We left him on the cabin floor of the wireless room and he was not moving.
"From aft came the tunes of the band. It was a ragtime tune, I don't know what...Phillips ran aft and that was the last I ever saw of him alive.
"I went to the place I had seen the collapsible boat on the boat deck, and to my surprise I saw the boat and the men still trying to push it off. I guess there wasn't a sailor in the crowd. They couldn't do it. I went up to them and was just lending a hand when a large wave came awash of the deck.
"The big wave carried the boat off. I had hold of an oarlock and I went off with it. The next I knew I was in the boat.
"But that was not all. I was in the boat and the boat was upside down and I was under it. And I remember I realized I was wet through, and that whatever happened I must not breathe, for I was underwater.
"I knew I had to fight for it and I did. How I got out from under the boat I do not know, but I felt a breath of air at last.
"There were men all around me--hundreds of them. The sea was dotted with them, all depending on their life belts. I felt I simply had to get away from the ship. She was a beautiful sight then. "Smoke and sparks were rushing out of her funnel. There must have been an explosion, but we heard none. We only saw the big stream of sparks.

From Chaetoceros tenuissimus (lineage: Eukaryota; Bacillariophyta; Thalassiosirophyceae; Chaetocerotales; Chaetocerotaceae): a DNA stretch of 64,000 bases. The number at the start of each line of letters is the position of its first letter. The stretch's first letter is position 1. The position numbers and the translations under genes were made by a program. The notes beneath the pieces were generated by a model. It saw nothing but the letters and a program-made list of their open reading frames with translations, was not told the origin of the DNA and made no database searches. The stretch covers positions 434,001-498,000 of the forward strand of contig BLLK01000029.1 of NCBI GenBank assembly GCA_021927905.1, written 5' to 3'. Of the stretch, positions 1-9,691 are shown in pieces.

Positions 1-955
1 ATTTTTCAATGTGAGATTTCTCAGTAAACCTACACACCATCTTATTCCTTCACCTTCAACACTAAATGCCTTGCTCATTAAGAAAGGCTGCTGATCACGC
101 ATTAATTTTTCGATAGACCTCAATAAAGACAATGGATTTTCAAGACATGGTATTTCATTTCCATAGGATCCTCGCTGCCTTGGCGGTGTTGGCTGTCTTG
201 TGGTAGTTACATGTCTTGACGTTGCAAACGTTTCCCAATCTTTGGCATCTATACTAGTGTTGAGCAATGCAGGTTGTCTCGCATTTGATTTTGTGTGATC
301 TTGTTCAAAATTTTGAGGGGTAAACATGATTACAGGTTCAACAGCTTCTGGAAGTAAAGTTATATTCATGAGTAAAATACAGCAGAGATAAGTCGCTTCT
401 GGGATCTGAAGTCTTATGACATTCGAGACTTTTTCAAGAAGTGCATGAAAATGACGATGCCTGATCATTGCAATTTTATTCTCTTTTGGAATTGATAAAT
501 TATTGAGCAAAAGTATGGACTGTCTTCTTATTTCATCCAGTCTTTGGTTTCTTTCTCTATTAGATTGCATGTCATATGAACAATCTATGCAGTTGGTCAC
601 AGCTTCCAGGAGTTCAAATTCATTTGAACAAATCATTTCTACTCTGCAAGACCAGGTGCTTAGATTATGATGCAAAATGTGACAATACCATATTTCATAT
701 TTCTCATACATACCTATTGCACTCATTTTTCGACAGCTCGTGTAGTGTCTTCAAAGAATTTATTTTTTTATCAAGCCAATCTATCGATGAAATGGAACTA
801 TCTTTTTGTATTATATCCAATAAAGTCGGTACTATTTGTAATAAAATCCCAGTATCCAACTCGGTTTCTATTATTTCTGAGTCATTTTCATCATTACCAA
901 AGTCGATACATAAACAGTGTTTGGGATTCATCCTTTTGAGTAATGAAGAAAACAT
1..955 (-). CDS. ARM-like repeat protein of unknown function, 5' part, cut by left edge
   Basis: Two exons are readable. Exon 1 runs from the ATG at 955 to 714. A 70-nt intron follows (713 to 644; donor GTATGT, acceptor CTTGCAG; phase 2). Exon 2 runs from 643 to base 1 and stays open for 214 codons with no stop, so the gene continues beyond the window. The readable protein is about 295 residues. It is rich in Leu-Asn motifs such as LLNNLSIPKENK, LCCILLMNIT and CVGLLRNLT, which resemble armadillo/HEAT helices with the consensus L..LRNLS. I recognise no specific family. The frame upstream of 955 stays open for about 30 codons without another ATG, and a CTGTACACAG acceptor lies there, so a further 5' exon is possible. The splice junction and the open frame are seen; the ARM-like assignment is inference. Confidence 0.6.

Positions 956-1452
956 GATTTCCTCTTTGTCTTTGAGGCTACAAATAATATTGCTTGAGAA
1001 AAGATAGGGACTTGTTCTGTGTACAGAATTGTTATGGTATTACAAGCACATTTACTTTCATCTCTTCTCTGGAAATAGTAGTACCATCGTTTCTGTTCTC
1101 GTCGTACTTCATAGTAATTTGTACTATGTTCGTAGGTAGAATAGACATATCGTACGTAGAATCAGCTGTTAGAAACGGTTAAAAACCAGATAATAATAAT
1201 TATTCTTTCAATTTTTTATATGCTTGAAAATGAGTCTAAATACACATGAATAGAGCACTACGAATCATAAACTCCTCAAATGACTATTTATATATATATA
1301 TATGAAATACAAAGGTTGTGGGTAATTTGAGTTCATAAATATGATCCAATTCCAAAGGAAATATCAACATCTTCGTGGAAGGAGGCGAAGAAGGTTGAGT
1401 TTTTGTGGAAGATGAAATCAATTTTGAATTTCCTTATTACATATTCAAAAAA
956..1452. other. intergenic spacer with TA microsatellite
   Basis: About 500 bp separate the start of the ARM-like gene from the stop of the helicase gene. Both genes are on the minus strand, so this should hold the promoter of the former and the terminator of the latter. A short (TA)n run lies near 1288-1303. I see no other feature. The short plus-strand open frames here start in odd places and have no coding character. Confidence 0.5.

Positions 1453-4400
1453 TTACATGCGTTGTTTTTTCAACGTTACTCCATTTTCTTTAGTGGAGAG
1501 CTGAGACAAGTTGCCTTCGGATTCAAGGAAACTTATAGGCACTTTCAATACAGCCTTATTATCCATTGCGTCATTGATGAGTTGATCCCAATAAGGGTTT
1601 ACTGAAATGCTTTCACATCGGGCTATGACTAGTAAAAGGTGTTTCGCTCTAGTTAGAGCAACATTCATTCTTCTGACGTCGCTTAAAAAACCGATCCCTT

The ship was gradually turning on her nose, just like a duck does that goes down for a dive. I had only one thing on my mind--to get away from the suction. The band was still playing. I guess all of the band went down. "They were playing 'Autumn,' then".
"I swam with all my might. I suppose I was a hundred and fifty feet away when the Titanic--on her nose, with her after-quarter sticking straight in the air--began to settle, slowly."